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Make recovery a part of the program

Recovery is an important part of any exercise program and should have your child back playing sport safely.

Sporty kids and teenagers: keep them injury free

As growth is more rapid during younger years, recovery is especially important in helping your child’s body to recuperate from injury.

Making a safe return from injury

Once your child starts showing signs they’re ready for a comeback, here are a few steps you can take to make sure they won’t set themselves back:

  • Ask them if the injured area is pain free.
  • Test whether they can take the injured part through a full range of movement.
  • Make sure the injured area has regained its strength.

If you’re in doubt, take them to a professional (a physio, exercise physiologist or osteopath) before making your final decision.

Was it a concussion?

Whilst you hear a lot about serious head injuries in the AFL, they can happen to kids as well. If your child is concussed or they lose consciousness during a sporting activity, they need to be removed from that activity right away. You’ll need to consult with a GP immediately, and before allowing them to return to any form of sport or exercise.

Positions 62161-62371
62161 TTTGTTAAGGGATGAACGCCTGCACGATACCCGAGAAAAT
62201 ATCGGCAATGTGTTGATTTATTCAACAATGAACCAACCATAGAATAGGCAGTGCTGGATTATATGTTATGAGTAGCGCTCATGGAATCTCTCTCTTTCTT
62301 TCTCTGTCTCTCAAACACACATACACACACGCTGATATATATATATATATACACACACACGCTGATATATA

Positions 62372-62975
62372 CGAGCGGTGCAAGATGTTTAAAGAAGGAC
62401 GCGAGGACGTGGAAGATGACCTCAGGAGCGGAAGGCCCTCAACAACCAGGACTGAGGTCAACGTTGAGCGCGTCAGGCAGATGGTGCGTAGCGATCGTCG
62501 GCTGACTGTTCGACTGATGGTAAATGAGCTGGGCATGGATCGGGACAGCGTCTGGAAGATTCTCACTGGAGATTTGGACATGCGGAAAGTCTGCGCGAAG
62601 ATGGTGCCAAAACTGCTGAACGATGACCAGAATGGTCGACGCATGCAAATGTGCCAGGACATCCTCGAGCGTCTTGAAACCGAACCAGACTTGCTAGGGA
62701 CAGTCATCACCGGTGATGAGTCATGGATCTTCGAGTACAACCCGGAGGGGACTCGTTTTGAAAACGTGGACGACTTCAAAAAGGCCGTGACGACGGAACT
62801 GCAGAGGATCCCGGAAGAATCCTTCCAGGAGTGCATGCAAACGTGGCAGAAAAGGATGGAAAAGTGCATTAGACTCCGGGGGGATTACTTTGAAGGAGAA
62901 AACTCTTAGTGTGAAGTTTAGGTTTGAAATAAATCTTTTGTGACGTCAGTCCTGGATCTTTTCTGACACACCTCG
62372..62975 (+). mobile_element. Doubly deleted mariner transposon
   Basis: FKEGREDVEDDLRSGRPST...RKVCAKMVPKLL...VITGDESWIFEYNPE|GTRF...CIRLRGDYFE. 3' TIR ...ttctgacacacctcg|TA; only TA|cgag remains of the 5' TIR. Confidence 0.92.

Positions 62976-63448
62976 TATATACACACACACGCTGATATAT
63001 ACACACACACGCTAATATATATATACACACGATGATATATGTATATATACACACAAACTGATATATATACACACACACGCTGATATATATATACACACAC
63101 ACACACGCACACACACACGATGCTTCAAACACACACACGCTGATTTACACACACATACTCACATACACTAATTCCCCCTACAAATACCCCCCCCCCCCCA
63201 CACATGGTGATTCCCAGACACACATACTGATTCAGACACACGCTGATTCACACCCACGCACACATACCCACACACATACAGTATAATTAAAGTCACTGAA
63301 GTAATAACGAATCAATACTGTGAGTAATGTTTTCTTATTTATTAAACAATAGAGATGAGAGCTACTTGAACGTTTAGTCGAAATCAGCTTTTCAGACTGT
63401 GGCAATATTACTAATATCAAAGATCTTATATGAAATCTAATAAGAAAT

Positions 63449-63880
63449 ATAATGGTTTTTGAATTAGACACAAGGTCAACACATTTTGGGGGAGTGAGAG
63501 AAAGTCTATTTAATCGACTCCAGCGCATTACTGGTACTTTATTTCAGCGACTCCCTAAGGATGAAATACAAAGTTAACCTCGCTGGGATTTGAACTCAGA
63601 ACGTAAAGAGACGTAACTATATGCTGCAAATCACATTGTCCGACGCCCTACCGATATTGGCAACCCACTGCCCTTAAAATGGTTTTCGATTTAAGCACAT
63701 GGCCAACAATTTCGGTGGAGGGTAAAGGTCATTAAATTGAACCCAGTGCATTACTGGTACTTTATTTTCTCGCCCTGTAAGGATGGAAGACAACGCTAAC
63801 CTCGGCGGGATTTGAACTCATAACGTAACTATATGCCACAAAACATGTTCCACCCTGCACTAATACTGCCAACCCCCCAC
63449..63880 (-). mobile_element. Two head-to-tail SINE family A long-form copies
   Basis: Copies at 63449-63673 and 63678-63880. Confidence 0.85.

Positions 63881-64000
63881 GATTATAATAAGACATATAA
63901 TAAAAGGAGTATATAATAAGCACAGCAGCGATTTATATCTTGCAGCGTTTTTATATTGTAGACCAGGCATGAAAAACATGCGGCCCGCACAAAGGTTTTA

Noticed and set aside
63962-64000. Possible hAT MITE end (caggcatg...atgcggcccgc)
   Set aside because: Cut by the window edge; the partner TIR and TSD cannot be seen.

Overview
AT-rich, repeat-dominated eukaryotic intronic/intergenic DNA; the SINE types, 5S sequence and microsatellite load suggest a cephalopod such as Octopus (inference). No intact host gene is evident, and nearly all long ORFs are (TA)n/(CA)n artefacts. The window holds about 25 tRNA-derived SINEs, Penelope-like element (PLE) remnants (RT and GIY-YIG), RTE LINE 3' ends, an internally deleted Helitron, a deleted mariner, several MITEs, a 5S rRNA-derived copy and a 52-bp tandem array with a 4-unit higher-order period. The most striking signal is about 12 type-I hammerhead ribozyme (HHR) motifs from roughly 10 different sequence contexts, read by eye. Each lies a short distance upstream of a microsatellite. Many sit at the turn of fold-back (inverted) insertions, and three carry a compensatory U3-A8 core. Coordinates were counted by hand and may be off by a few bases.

General recovery tips for your child

There are a few simple things your child can do to reduce their risk of injury:

  • Drink plenty of water during and after the activity to replace lost fluids.
  • Eat carbohydrate-rich foods as soon as possible after finishing the activity.
  • Complete a warm down to help remove any residual lactic acid.
  • Have at least one less intense day in-between activities.
  • If any area is particularly sore, a massage never goes astray!

What can happen without recovery?

There is such a thing as too much sport. If recovery isn’t built into your child’s routine, their immune system could be placed under extra stress, which could lead to an increase in illness and injury. And in any case, it’s better to build these healthy habits into their routine from as young as possible.

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